The F.S.B. has long been dogged by suspicions that, rather than solving crimes, it stages or covers them up.
Three days before Russia invaded Ukraine in late February, Moscow’s domestic intelligence agency accused Ukraine of shelling a house used by Russian border guards and released a short video showing a destroyed building dangling a Russian flag.
The claim by the Federal Security Service, or F.S.B., of a Ukrainian attack, was quickly dismissed as a hoax. There was no crater in or around the building in the video, which looked more like an abandoned hut than a border guard shelter. The nearest Ukrainian military outpost was 25 miles away.
The episode recalled a series of events in 1939, when the Soviet Union shelled a village on its border with Finland. The Soviets blame Finland for the attack as a pretext to invade. That case helps explain why, on Monday, skepticism greeted claims by the F.S.B. that it had identified a Ukrainian woman as the culprit in a fatal car bombing near Moscow over the weekend.
The F.S.B. had seemingly solved the murder of Daria Dugina, the daughter of a notorious ultranationalist ideologue, with uncharacteristic speed. But the agency is less a serious law enforcement agency than a political tool. And like its Soviet-era predecessor, the K.G.B., the F.S.B. has been dogged for years by suspicions that it blames others for crimes it either committed itself, or had no real interest in solving because they involved well-connected Russians it dared not touch.
Russia’s president, Vladimir V. Putin, presided over one of the murkiest and most notorious examples of this while serving a prime minister in 1999, when he blamed Chechen militants for a series of apartment bombings in Moscow that killed more than 300 people.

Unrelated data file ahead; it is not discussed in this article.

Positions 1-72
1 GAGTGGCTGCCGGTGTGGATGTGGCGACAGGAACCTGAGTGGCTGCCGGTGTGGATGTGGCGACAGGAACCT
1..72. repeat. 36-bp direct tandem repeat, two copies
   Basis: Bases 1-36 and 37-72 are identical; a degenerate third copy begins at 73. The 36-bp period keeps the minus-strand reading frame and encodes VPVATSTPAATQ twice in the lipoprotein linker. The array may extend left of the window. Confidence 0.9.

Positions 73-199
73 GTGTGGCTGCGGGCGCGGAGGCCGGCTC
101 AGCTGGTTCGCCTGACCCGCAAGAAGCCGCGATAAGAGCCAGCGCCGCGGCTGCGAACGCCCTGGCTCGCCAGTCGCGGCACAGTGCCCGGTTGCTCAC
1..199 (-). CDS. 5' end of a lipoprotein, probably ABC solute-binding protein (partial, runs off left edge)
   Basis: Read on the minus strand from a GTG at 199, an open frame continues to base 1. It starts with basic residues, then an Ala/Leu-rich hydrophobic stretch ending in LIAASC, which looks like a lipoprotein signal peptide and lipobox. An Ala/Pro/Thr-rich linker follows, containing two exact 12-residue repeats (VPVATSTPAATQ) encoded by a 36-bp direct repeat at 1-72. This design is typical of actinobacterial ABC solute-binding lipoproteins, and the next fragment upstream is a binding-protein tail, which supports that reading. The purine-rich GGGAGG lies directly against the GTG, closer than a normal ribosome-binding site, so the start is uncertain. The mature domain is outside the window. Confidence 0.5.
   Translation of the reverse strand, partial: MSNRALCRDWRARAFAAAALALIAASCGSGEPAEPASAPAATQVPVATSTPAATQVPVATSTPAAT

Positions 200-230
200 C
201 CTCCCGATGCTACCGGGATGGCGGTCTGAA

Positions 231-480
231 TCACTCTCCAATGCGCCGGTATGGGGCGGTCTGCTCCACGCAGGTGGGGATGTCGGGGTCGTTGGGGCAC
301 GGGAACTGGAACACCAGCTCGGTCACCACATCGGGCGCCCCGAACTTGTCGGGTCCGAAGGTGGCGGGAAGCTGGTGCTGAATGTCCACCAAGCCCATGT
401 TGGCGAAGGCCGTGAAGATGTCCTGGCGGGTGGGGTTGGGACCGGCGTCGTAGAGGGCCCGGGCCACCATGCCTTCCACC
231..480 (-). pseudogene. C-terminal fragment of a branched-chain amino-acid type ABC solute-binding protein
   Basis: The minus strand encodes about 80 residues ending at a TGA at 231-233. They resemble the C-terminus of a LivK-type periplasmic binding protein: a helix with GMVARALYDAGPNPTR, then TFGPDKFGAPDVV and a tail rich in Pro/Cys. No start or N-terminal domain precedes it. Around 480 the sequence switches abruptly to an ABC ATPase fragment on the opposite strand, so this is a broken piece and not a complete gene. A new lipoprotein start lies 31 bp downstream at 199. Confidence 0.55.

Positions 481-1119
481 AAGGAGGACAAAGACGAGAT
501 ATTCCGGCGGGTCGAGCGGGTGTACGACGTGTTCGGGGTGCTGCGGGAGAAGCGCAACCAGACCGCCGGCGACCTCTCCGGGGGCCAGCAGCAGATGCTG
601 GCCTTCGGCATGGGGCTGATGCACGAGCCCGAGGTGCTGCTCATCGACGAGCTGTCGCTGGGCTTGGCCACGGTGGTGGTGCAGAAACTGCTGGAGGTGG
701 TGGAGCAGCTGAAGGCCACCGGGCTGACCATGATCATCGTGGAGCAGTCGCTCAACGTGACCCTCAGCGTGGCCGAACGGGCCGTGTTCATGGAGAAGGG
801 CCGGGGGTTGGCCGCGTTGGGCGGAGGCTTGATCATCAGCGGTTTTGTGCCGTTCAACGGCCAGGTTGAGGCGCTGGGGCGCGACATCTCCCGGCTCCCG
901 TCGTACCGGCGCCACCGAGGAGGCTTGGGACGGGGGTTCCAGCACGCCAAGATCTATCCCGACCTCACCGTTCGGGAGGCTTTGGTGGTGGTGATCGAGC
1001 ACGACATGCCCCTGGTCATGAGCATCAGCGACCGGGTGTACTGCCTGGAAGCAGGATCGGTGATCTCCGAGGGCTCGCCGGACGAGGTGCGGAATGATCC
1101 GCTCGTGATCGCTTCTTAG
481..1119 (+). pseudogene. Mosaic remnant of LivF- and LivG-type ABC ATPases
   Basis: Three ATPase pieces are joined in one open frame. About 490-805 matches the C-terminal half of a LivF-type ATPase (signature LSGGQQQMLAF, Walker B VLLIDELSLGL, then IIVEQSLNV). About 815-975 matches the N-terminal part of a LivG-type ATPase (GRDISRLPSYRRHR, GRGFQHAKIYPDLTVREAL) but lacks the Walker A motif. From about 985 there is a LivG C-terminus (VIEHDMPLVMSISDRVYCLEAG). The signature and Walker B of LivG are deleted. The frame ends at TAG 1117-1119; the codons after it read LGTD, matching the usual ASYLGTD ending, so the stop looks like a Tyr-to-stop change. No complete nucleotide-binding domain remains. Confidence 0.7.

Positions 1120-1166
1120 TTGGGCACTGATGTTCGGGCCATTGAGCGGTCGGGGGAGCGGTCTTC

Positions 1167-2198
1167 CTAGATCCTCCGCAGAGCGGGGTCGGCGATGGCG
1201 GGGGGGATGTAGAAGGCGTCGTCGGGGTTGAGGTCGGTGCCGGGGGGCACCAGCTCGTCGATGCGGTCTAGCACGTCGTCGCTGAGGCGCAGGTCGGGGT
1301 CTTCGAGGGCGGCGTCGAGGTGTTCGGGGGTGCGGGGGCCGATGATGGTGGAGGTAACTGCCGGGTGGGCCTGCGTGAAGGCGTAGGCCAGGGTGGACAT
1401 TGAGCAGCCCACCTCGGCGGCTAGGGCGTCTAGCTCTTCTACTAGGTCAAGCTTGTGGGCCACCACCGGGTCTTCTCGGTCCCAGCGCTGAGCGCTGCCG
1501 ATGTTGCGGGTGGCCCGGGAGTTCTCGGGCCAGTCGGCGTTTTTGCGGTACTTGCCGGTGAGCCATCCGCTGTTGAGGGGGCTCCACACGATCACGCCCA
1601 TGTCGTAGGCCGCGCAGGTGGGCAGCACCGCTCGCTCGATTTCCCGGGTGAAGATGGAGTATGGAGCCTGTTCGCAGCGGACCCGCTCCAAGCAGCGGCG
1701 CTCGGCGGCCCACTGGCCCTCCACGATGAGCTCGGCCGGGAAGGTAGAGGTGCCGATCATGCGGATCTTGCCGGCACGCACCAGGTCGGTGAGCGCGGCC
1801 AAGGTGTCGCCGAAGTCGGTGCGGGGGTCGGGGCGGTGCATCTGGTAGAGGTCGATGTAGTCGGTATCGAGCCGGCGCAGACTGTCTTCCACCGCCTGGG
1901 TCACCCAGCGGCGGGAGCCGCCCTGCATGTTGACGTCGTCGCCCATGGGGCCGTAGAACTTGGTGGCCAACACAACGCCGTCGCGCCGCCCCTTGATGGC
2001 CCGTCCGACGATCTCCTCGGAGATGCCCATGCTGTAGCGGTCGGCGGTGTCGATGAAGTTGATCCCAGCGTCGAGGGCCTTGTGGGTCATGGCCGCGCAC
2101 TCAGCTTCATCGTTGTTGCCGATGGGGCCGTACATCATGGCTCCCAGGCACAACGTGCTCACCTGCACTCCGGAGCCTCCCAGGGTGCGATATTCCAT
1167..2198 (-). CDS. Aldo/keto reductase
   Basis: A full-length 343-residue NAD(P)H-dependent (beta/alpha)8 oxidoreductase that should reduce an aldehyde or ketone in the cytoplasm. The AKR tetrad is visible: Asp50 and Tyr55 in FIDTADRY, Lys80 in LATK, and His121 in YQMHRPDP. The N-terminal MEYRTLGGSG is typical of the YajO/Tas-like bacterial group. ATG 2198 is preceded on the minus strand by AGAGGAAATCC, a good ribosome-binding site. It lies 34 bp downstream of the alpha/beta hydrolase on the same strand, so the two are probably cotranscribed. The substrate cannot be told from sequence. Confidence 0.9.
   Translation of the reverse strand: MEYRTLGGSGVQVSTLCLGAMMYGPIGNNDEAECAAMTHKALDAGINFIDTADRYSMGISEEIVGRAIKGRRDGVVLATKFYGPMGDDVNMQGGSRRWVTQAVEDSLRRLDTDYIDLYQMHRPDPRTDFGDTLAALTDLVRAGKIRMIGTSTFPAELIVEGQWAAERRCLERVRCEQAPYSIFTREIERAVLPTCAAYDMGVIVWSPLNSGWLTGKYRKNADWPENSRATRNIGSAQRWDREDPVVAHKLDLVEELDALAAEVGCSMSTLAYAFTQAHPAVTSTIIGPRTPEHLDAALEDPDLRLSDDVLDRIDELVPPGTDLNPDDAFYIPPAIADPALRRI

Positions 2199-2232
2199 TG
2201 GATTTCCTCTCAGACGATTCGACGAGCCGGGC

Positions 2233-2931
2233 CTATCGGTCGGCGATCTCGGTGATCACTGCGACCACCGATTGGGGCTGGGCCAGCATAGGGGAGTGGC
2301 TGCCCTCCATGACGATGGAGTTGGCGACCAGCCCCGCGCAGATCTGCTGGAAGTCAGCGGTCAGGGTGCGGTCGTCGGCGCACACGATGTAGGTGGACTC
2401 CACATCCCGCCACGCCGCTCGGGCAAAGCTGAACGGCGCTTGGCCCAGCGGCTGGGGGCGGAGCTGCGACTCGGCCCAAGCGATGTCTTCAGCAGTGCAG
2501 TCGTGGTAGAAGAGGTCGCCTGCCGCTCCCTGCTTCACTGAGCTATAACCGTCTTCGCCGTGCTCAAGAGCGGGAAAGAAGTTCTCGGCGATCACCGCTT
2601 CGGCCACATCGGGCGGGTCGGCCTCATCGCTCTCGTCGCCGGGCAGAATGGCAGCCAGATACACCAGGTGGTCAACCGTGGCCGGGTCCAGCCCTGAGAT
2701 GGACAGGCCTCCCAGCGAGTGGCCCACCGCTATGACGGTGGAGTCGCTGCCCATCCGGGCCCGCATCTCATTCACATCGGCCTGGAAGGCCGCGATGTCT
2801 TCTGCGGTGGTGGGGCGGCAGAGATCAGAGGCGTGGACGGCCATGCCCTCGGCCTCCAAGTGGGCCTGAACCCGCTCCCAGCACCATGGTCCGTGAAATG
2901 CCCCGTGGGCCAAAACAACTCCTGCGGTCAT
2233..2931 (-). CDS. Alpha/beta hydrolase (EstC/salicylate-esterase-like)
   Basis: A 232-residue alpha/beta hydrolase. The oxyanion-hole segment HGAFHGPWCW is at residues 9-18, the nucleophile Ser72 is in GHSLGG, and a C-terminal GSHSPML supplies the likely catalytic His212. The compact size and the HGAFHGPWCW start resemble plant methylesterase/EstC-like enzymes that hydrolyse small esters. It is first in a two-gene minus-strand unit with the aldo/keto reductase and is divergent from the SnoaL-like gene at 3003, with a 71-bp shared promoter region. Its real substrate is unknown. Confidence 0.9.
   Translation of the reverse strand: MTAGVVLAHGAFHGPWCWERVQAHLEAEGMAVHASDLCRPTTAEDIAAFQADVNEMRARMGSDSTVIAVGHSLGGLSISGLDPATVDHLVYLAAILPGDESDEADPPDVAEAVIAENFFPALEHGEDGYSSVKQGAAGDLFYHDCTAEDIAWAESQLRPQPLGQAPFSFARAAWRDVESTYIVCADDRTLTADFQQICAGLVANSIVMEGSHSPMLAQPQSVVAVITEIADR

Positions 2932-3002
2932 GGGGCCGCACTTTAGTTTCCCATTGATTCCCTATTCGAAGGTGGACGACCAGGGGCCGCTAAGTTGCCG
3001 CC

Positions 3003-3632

Those allegations were seriously undermined when residents in an apartment block in Ryazan, a town southeast of Moscow, found sacks of what looked like explosives in their building. It turned out that the sacks had been planted there by the F.S.B., which apologized and claimed that they had been put there as part of an antiterror drill and contained only sugar.
More than two decades later, the affair is still shrouded in mystery, though one thing is clear: The apartment bombings opened the way for a new Russian miliary onslaught against Chechnya and for the ascension of Mr. Putin — until then a little-known former K.G.B. spy — to the Russian presidency just a few months later.
Chechens were also blamed by the F.S.B. for the 2015 murder of Boris Y. Nemtsov, a prominent opposition politician. Many believe his killing, on a bridge next to the Kremlin, was ordered by the Kremlin or its loyal security services.
Another prominent Kremlin critic, Anna S. Politkovskaya, was assassinated in 2006. Several men were convicted in connection with her killing, but they did not include the person widely suspected of having orchestrated it: an F.S.B. colonel.